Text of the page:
The recent opinions of Vice Chancellor Glasscock and Chancellor Bouchard in the cases of In re Riverbed and In re Trulia, Inc. Stockholder Litig., 129 A.3d 884 (Del. Ch. 2016) project the stance that a court can, in the absence of an objection from a class member, take it upon itself to consider the reasonableness or fairness of a proposed settlement and reject the same if it finds otherwise. I, respectfully disagree with the posture. The letters and intent of Rule 23 (e) is abundantly clear. The Rule empowers the court to adjudicate over objections lodged against a proposed settlement. It does not, by any stretch of the imagination, empower the court to assume the role of a disgruntled class member and lodge its own objection regarding the value of a settlement and then adjudicate over the same. In the absence of an objection, the court can only, at best, satisfy itself that the settlement was not obtained by fraud or fraught with any other vitiating elements of an agreement.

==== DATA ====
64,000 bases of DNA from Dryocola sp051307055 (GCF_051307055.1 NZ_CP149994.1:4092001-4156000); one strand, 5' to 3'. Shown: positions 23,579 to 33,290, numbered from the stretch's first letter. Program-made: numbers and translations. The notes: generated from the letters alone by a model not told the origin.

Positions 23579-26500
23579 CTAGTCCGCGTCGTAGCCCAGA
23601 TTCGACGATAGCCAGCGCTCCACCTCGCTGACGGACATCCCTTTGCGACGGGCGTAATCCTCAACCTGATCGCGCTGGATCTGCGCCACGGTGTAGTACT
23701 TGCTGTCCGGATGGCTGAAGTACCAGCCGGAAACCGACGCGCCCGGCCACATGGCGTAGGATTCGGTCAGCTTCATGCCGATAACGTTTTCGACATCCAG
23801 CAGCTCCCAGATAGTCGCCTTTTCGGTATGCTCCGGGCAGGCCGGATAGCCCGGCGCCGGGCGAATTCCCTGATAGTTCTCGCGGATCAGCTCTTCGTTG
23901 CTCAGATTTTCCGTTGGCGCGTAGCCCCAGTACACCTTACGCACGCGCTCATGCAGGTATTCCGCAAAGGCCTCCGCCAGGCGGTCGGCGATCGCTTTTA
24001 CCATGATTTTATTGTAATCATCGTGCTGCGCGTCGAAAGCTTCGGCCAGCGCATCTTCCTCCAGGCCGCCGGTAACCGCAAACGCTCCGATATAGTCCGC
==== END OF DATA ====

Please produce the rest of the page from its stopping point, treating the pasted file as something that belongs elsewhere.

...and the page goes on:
The responsibility of the class representative to represent the class fairly and adequately should not become actionable until and unless a class member lodges a complaint of breach of the undertaking in the form of an objection to a proposed settlement. Indeed, this underlies the purpose of Rule 23(e): allowing a class member who thinks the class representatives have agreed to a settlement which does not fairly represent their interest to come forward to complain and have the court examine the settlement. Only upon such a complaint should the court undertake an evaluation of fairness. Undoubtedly, the class representatives and plaintiff’s lawyer have a fiduciary duty to the absent class members. However, no questions or claims can arise regarding the duty as to justify the court’s determination of the fairness of the “give” and the “get” of a settlement unless and until the person to whom the duty is owed expresses a reservation and requests the court to make such a determination.